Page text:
Reserved Seat holder representing Dja Dja Wurrung Clans Aboriginal Corporation

Djaran Murray-Jackson

Dja Dja Wurrung, Wamba Wamba, Yorta Yorta, Dhudhuroa, Waywurru, Barapa Barapa, Wergaia, Wiradjuri

I am a Proud Dja Dja Wurrung Man and I am honoured to be selected by Dja Dja Wurrung People to represent them as the reserved seat holder on the First Peoples Assembly of Victoria. I want to thank them for choosing me to represent them at the Treaty table. 

I have strong connections to Wamba Wamba, Yorta Yorta, Dhudhuroa, Waywurru, Barapa Barapa, Wergaia and Wiradjuri. For the past 3 years, I have been living and breathing treaty, working as the engagement manager. I have travelled from Gippsland to Swan Hill, Shepperton to Warrnambool and everywhere in-between. I know how the Assembly works and I have the Treaty knowledge to guide me on the next part of my journey as an Assembly Member.

Although I’ve been elected to represent Dja Dja Wurrung on the Assembly, I will also represent community that live on Dja Dja Wurrung Country and Mob throughout Victoria, whether you are from here or not. We have a chance to negotiate better outcomes for our people through a statewide Treaty which will tackle issues in justice, health, education, housing and more! It’s time for us to make the decisions that affect us instead of Government. 

The People you have elected are going to negotiate a deadly Treaty for all Mob in Victoria, but we can’t do it without you. Now is the time to show up, yarn and learn as much as you can. We need every community member to be behind us when we sit across from government and start negotiating.

Its an honour and a privilege to be elected on the Assembly. I can’t wait to get out and Yarn with you all and bring you along the Journey to negotiate the first Treaty in the Country.

Member Updates

March 2024 — Meeting of Assembly at Lakes Entrance

Hello everyone! I’m Djaran Murray-Jackson and I am the Reserved Seat Holder for Dja Dja Wurrung. I have strong connections to Wamba Wamba, Yorta Yorta, Barapa Barapa, Dhudhuroa, Waywurru, Wergaia and Wiradjuri.

Over the last few months, the Assembly has been working hard to prepare to enter negotiations with Victorian Government to create a state-wide Treaty. This will cover ‘big picture’ reforms to implement systemic change that will deliver better outcomes in critical sectors, including education, health and justice. We’ve got some important decisions to make in 2024, and the Assembly will continue to bring our communities together so we can keep yarning and start to decide the priorities the Assembly should focus on during the first round of negotiations. Following the Assembly’s announcement that negotiations will begin in late 2024 once the Treaty Authority is set up, I have been out and about yarning with anyone and everyone who wants to learn about Treaty. Since early January, I have participated in several radio interviews to promote Treaty Day Out. I also did a couple of interviews to discuss the coalition’s decision to retract their support on treaty – a disappointing outcome and one that appeared to be a case of following suit with the coalitions in other states. I’d like to reassure anyone who is reading this that Treaty is still alive and well in Victoria. The coalition wants a review on the Cultural Heritage Act and the Traditional Owner Settlement Act, and I say to them, there is a review underway by Yoorrook and they should consider participating in that process.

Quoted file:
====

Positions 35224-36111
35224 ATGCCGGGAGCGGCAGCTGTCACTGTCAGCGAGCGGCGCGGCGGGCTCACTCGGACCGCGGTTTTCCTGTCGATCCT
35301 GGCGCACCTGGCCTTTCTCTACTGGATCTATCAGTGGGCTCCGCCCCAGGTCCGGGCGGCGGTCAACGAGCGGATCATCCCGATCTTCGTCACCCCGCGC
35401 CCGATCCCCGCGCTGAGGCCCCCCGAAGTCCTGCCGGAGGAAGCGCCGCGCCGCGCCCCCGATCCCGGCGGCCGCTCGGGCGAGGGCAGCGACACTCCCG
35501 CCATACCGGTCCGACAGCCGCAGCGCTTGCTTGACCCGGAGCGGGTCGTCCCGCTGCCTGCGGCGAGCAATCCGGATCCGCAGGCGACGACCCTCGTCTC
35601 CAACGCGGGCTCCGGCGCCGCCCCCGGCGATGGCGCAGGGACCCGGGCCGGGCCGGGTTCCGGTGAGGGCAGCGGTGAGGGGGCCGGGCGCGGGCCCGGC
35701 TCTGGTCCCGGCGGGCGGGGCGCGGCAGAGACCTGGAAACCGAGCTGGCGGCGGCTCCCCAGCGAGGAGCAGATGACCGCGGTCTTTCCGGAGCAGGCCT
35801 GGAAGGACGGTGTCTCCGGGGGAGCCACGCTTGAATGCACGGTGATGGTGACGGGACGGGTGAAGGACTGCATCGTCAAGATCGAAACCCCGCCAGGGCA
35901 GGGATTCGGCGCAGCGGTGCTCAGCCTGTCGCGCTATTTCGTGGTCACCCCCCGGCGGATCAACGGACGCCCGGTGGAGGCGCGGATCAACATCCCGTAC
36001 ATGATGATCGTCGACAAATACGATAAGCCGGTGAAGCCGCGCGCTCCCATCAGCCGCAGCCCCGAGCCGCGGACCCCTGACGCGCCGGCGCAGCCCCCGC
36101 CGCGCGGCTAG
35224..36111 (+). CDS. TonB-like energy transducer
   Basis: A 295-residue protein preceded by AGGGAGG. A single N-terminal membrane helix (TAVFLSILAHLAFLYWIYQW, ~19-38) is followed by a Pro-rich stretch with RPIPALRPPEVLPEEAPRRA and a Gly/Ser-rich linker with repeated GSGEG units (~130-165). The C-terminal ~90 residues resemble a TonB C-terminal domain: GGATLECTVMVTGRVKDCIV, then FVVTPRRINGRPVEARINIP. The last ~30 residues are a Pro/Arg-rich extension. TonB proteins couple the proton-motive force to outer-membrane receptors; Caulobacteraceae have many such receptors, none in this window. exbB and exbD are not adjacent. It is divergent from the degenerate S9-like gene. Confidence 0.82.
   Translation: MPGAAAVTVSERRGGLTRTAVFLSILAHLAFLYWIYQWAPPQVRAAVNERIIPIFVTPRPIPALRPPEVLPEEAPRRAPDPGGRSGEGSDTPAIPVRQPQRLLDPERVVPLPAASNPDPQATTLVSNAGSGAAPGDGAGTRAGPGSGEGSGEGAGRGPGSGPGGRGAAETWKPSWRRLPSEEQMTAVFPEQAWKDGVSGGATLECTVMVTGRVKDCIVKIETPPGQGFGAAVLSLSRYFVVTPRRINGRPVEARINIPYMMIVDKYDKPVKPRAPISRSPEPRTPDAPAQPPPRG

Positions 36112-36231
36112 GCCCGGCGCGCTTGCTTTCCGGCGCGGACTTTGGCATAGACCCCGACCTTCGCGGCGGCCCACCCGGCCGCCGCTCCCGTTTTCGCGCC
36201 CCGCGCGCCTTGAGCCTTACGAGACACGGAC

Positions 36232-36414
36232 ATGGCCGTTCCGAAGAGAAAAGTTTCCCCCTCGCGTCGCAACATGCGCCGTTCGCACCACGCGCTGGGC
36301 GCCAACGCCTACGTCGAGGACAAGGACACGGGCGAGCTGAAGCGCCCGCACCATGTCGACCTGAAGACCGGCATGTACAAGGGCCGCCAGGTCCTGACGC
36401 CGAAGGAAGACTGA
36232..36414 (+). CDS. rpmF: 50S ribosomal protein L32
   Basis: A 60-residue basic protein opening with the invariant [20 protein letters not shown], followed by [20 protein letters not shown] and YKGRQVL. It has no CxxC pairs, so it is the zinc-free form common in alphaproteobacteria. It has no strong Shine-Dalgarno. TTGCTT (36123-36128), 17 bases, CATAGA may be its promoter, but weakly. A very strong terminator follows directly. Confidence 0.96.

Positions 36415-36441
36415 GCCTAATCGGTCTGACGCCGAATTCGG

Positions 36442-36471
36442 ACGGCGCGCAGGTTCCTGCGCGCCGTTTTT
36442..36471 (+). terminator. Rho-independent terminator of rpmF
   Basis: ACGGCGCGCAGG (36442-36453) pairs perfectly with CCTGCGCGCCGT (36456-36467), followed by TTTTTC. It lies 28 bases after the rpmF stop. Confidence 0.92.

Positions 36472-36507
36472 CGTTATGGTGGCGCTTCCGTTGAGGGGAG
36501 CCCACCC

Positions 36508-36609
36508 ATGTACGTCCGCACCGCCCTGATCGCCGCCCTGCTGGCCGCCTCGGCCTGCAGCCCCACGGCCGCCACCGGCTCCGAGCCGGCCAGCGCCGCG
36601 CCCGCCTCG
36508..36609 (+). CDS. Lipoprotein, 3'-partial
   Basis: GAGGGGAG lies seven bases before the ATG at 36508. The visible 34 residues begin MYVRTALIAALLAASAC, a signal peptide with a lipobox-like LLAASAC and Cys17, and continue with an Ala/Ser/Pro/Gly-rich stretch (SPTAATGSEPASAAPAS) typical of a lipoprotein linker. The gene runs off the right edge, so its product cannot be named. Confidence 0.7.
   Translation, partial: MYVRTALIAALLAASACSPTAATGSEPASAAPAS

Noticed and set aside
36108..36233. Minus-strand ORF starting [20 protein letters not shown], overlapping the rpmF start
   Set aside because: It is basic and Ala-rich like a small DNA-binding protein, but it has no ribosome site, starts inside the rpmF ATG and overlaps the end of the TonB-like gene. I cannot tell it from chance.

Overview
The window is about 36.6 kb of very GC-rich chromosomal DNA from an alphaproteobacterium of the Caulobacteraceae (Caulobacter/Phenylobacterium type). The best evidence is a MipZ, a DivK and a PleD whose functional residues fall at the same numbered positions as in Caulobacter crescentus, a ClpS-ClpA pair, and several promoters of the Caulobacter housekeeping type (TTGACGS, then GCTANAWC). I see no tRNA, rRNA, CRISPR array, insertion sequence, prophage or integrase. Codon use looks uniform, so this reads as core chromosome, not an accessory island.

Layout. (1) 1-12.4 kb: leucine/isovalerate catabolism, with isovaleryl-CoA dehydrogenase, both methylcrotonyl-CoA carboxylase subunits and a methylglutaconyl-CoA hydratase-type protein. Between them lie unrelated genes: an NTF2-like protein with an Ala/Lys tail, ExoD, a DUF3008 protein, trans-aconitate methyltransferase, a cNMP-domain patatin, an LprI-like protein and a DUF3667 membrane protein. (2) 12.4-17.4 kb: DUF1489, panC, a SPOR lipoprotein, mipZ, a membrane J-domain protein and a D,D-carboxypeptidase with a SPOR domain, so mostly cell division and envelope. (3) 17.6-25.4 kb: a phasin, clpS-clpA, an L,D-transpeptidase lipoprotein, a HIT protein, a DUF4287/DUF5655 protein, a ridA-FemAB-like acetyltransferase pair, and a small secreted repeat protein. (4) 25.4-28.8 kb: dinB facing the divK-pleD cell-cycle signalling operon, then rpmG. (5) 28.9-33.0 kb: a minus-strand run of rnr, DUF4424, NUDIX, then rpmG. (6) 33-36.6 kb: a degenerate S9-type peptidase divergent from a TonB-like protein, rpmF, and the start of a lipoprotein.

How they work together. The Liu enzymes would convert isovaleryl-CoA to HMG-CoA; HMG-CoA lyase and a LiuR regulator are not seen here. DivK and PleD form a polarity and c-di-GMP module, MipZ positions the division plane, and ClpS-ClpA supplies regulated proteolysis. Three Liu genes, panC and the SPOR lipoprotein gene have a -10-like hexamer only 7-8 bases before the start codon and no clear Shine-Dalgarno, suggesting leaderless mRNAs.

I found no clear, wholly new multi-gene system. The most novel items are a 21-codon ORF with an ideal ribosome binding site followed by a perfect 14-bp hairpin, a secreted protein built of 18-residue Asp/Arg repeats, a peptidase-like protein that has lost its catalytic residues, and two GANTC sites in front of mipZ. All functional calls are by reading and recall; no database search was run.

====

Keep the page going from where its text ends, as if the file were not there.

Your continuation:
On 25 January, I attended Ravenhall’s Invasion Day event which was a day full of culture and learning. There were dance performances and a history lesson from Aunty Zeta Thomson. On Invasion Day, I attended the Invasion Day rally in Melbourne CBD. It was deadly hearing several people talk on stage and looking out to the crowd and seeing how many people turned out to march with us in solidarity. On 6th February, I was out on Dja Dja Wurrung Country with Commissioner Lovett from the Yoorrook Justice Commission, as well as staff and mob from Djaara, yarning about land justice. With the help of Jacinta Douglas, the Traditional Owner Engagement Officer at Djaara, we have started the process to apply for the first round of funding from the Self-Determination Fund (SDF). For those of you who don’t know much about the SDF, it is a community resource which was negotiated by the last round of members. The first round of funding will aim to assist Traditional Owners to come together and figure out their aspirations for Treaty. Jacinta and I are planning on holding the largest Djaara gathering we’ve ever had to start the process for negotiating a Traditional Owner Treaty! Looking ahead, my focus will be preparing Dja Dja Wurrung for Treaty and ensuring state-wide Treaty delivers real outcomes for all Aboriginal and Torres Strait Islanders in Victoria.

Inaugural Speech of the Assembly's Second Term